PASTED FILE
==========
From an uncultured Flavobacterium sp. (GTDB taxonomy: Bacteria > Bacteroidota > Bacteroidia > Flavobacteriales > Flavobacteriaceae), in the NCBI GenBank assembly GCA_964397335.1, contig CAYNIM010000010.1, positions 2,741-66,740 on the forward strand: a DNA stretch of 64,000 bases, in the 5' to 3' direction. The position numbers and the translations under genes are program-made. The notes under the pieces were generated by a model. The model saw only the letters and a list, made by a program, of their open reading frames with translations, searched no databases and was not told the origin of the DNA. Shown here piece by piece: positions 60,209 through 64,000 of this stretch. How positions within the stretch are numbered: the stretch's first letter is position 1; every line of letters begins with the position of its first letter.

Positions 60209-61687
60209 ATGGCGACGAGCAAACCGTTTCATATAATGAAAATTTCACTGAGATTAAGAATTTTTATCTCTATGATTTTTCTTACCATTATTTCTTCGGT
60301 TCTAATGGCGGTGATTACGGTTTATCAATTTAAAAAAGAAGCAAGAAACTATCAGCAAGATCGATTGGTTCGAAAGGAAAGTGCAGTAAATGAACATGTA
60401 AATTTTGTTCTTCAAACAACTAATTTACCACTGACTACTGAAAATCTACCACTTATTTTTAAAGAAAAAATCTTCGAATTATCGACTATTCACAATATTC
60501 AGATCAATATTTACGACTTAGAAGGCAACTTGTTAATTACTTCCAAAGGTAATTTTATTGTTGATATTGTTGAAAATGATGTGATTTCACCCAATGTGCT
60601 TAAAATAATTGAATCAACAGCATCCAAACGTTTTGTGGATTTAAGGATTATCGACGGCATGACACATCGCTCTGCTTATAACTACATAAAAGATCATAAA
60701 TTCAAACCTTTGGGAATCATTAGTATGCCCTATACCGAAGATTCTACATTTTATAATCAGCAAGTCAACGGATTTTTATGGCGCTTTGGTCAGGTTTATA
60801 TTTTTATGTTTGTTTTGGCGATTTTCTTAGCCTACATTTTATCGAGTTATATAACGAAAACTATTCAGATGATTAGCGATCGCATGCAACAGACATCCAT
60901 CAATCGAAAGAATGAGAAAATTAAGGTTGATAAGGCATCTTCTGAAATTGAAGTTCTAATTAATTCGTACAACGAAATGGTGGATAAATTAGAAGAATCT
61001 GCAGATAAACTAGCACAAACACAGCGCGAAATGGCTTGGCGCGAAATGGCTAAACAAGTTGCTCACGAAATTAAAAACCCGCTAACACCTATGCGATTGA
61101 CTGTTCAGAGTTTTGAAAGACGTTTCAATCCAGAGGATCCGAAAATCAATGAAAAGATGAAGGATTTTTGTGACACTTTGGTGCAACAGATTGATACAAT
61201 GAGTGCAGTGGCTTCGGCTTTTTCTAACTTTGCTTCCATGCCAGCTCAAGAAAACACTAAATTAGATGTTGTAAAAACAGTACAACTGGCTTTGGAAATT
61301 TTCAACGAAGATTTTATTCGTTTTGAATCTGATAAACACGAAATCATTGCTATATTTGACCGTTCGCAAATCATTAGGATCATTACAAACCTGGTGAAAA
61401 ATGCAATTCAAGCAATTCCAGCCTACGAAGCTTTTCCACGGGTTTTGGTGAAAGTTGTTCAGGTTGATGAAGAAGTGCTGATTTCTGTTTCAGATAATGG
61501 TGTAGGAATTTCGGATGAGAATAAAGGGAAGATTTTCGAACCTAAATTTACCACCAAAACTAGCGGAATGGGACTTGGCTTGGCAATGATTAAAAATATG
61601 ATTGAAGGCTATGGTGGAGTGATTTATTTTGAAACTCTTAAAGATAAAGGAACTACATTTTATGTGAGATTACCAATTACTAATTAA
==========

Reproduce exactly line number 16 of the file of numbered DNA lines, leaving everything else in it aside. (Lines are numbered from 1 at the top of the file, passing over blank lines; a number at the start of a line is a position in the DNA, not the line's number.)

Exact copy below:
61501 TGTAGGAATTTCGGATGAGAATAAAGGGAAGATTTTCGAACCTAAATTTACCACCAAAACTAGCGGAATGGGACTTGGCTTGGCAATGATTAAAAATATG